Blima Marcus, an inconspicuous nurse, wife and mother living on a tree-lined street in the ultra-Orthodox enclave of Borough Park, never expected to be hounded by journalists, TV crews and public health officials.
But when an outbreak of measles, concentrated in ultra-Orthodox Jewish communities, led New York City officials to declare a public health emergency in April, Marcus stepped forward to battle the rapidly spreading misinformation within her community.
“I’m proactive,” she said matter-of-factly, explaining how she became the force holding together a tightly choreographed resistance to the “anti-vaxx” movement within the ultra-Orthodox community. “If something seems wrong, I’m compelled to do something about it.”
That “something” includes convening a national task force of Orthodox Jewish nurses to re-educate community members about vaccines; publishing 10,000 copies of a 40-page informational booklet combating a similar booklet disseminated by anti-vaxxer groups (a second printing of an expanded booklet is currently in the works); and schooling New York City public health officials and members of the national Center for Disease Control and Prevention around her dining room table on culturally sensitive ways to reach the ultra-Orthodox community.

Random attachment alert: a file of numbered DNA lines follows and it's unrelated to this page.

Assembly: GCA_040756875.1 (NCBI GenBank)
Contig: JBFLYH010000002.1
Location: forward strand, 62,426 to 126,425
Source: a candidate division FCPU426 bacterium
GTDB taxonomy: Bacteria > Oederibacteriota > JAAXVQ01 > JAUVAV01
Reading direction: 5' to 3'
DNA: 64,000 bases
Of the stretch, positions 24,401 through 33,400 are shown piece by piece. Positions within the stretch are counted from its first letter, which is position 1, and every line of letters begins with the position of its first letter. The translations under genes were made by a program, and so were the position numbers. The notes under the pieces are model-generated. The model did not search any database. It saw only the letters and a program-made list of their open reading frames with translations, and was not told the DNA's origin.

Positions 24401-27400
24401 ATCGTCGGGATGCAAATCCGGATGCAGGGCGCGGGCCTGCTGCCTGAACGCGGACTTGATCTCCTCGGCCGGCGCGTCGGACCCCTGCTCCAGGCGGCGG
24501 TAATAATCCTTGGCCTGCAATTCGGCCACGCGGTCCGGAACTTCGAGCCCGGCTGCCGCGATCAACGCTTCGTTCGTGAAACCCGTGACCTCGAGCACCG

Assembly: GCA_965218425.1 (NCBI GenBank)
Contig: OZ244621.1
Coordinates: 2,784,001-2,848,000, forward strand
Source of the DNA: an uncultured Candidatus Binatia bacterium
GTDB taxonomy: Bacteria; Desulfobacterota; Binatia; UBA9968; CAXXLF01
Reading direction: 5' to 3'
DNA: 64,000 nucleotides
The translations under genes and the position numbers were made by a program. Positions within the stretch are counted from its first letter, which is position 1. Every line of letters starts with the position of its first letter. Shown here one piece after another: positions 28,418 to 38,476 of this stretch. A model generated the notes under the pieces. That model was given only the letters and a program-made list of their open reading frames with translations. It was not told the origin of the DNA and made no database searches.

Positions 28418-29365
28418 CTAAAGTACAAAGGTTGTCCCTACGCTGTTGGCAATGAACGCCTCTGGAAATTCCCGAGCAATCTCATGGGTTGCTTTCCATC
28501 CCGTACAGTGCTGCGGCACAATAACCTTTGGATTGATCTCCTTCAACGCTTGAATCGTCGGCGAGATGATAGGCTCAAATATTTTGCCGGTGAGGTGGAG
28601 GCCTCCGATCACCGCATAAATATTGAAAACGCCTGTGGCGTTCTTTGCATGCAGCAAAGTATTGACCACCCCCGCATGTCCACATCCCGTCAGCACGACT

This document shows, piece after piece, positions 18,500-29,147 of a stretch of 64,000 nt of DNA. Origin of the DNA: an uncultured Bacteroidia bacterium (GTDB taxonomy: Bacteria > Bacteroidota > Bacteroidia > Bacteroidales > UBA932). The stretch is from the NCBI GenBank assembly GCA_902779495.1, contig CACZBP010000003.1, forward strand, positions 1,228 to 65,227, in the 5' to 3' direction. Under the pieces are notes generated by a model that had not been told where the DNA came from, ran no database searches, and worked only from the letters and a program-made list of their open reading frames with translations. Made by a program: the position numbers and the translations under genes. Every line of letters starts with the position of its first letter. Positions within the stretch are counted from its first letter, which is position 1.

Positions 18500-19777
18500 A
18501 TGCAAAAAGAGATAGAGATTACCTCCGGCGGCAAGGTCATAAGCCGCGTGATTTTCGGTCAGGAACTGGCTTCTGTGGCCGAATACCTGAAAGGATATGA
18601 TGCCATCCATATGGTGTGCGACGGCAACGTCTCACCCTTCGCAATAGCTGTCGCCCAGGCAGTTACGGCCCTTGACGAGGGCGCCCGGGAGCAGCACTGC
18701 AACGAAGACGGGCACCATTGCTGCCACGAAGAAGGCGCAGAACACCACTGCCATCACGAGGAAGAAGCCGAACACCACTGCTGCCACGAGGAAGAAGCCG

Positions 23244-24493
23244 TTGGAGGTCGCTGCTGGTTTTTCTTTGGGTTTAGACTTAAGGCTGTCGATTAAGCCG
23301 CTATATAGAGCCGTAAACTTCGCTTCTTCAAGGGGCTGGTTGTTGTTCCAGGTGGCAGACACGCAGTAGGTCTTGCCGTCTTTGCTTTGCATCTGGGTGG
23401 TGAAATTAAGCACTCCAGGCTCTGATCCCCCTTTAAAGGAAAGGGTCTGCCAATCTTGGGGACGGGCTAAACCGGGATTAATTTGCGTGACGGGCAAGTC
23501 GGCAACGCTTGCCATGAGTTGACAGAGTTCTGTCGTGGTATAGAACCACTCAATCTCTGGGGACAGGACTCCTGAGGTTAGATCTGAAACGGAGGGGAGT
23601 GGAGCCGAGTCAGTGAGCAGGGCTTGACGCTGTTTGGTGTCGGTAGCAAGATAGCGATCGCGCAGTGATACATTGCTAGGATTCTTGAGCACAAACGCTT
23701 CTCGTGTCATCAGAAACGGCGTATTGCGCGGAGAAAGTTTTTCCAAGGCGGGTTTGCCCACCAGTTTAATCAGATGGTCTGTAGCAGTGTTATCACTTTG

And that’s all in her “free” time. Marcus is also a nurse practitioner at Memorial Sloan Kettering Cancer Center and an adjunct professor at Hunter-Bellevue School of Nursing.
“My goal is to educate our community with proper information so well-meaning parents can make proper health choices,” said Marcus, speaking to me calmly in her living room as her three-year-old son bobbed around and her cell phone buzzed every few moments. She checked her phone only once as we spoke — “So sorry,” she said, “I just got a WhatsApp update that there’s another measles party going on down the block.” (At “measles parties,” parents intentionally expose unvaccinated children to the virus.)
How does she stay positive?
“It’s hard,” she said. “It’s disheartening to see the way anti-vaxxers have preyed upon our community’s fears and vulnerabilities. But we have to remember that parents are not the culprits. Approaching the issue with facts, sensitivity, empathy and kindness — that’s the only real remedy.”
Avid reader: When she has time, Marcus likes curling up with a good novel. She is a particular fan of author Herman Wouk.